Have you ever seen a make-over episode of America’s Next Top Model? They’re the best of any given season because there is always at least one person who cries over getting their hair cut. That deeply emotional response taps directly into how important hair is to people, and especially women, in an image-obsessed society. “Good hair” has a different connotation depending on your cultural perspective, and figuring out the complicated politics of that phrase can be a minefield — especially when you’re not 100 percent sure what your cultural perspective is in the first place.
Enter the third episode of mixed-ish, “Let Your Hair Down,” which sees 12-year-old Bow (Arica Himmel) struggling with owning her natural curls or relaxing them to make it easier to fit in. It’s yet another facet of her life that feels like it is forcing her to choose between her black and white heritage, and it’s a struggle that mixed-ish executive producer Tracee Ellis Ross connects to on a very personal level.
“I always say I could chronicle my journey of self-acceptance through my journey with my hair,” Ross told TV Guide over the phone. “There is a breadth of story, a narrative, in black women and our hair — and that specific part of that community that is mixed women and what that means as you navigate two different cultures, both in your household and out in the world. I knew that when mixed-ish got picked up and we knew what was happening, I was really strong about the fact that we needed to do [a hair episode] and do it early on in the season. It’s one of those stories that is so specifically of the mixed experience.”
While Bow is at the beginning of her hair journey of self-discovery, Ross has been on hers for 40 years. After a decade of attempts, the actress has also launched a line of hair products called Pattern, which is specifically geared toward helping women embrace their hair, whatever style it comes in. However, Ross doesn’t try to hide the fact that journey took time. One of the key things when translating her experience to Bow was to highlight the time period and the complicated political factors that contribute to Bow’s crisis in the episode.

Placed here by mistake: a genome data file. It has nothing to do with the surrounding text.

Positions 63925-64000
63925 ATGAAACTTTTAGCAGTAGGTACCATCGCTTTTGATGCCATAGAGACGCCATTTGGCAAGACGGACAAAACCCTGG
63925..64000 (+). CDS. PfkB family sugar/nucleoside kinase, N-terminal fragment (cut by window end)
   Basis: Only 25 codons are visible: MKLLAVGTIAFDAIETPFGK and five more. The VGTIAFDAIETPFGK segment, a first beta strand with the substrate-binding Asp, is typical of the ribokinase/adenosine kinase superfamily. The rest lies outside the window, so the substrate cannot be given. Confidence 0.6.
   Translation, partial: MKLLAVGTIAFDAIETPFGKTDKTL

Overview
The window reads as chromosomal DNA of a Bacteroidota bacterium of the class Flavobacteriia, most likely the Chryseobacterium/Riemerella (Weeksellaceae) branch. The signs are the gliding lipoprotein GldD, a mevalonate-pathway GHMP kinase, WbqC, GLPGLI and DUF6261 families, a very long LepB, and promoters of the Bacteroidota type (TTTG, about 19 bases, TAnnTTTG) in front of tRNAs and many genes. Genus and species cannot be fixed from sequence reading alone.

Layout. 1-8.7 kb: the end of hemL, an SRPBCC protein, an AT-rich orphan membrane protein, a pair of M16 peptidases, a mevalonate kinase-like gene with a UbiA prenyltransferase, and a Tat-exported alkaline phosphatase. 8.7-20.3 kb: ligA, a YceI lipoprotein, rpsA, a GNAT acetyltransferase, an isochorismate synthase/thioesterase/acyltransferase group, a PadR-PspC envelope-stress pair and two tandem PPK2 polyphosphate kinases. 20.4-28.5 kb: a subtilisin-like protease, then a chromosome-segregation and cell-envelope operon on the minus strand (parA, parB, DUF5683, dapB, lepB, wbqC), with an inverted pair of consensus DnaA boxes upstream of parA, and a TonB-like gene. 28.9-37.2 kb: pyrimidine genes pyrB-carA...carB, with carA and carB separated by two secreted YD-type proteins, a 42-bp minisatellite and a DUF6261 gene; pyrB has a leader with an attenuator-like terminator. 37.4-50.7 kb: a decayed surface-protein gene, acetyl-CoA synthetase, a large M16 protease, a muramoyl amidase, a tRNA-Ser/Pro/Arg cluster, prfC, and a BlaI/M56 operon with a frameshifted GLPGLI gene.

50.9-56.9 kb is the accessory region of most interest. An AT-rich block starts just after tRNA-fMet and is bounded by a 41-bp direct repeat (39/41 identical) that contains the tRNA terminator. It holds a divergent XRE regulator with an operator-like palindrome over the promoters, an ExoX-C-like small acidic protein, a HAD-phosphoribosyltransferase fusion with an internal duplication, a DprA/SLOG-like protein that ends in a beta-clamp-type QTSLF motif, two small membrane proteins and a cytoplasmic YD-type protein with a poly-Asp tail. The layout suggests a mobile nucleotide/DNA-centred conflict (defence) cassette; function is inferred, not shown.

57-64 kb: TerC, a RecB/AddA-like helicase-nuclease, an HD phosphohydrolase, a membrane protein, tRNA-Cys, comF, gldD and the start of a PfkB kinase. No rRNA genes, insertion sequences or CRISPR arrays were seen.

“One of the things that was really important to me was the historical context of what was actually happening in the ’80s and what we were up against. Because it’s so very different from where we are now in terms of the images that we see and the black girl magic and natural hair revolution that has occurred,” Ross said. “We went from the Angela Davis’ afro being a sign of revolution, to what was actually happening in the ’80s before where we’re at now, so that people kind of understand the context, because it’s so important in terms of hair, what we as individuals were seeing around us… what was considered beautiful, appropriate, and all those kinds of things.”
Bow is not the only one who struggles with where she feels most comfortable on the hair spectrum. Her younger brother, Johan (Ethan Childress), goes through a transformation of his own as he finds out that his hair isn’t tight enough to have the same haircut as his favorite rappers, but it’s too textured to have any of the popular white kid styles of the time either.
“There’s a way that we don’t allow men and boys the experience of what they’re navigating as well with their feelings and wanting to fit in. It’s as if that old idea that we are in this day and age really attempting to pull apart and take away, that like ‘boys don’t cry’ and like boys don’t have feelings. That’s absolutely not true,” Ross explained. “The experience of being mixed affects all of us differently, but it’s not that boys are impervious to it. Johan, with his lovely luscious head of hair, is also having his own experience that he has to navigate.”
Bow’s sister, Santamonica (Mykal-Michelle Harris), has less trouble in the episode when it comes to deciding on a hairstyle. She adores having her hair relaxed and has no shortage of self-confidence, but when her mother implies that relaxed hair is denying the girls their natural roots, the young girl becomes very concerned that her relaxed hair makes her a bad black person. It’s the flip side of Bow’s inner dialogue but equally important to address.
Each episode of mixed-ish so far has ended with Bow and her siblings getting one step closer to self-acceptance. Ross admits that hair was too big a topic to completely untangle in one episode, and it will be revisited at other points in Bow’s journey, but she wanted the message of embracing all hair types to be evident from the beginning.
“There’s nothing wrong with you making the choice of deciding that you want to relax your hair, wear weaves, or wigs, or braids, or wear your hair in its natural [state],” Ross added. “Whatever that is is all open to you. This is really about taking ownership of your own beauty and your own physical form. I think that [Santamonica] moment was key. It’s part of the reason I think mixed-ish is such an interesting show, because we get to name things from the point of view of the ’80s that are still so relevant and important [to] the conversation now.”
mixed-ish airs Tuesdays at 9/8c on ABC.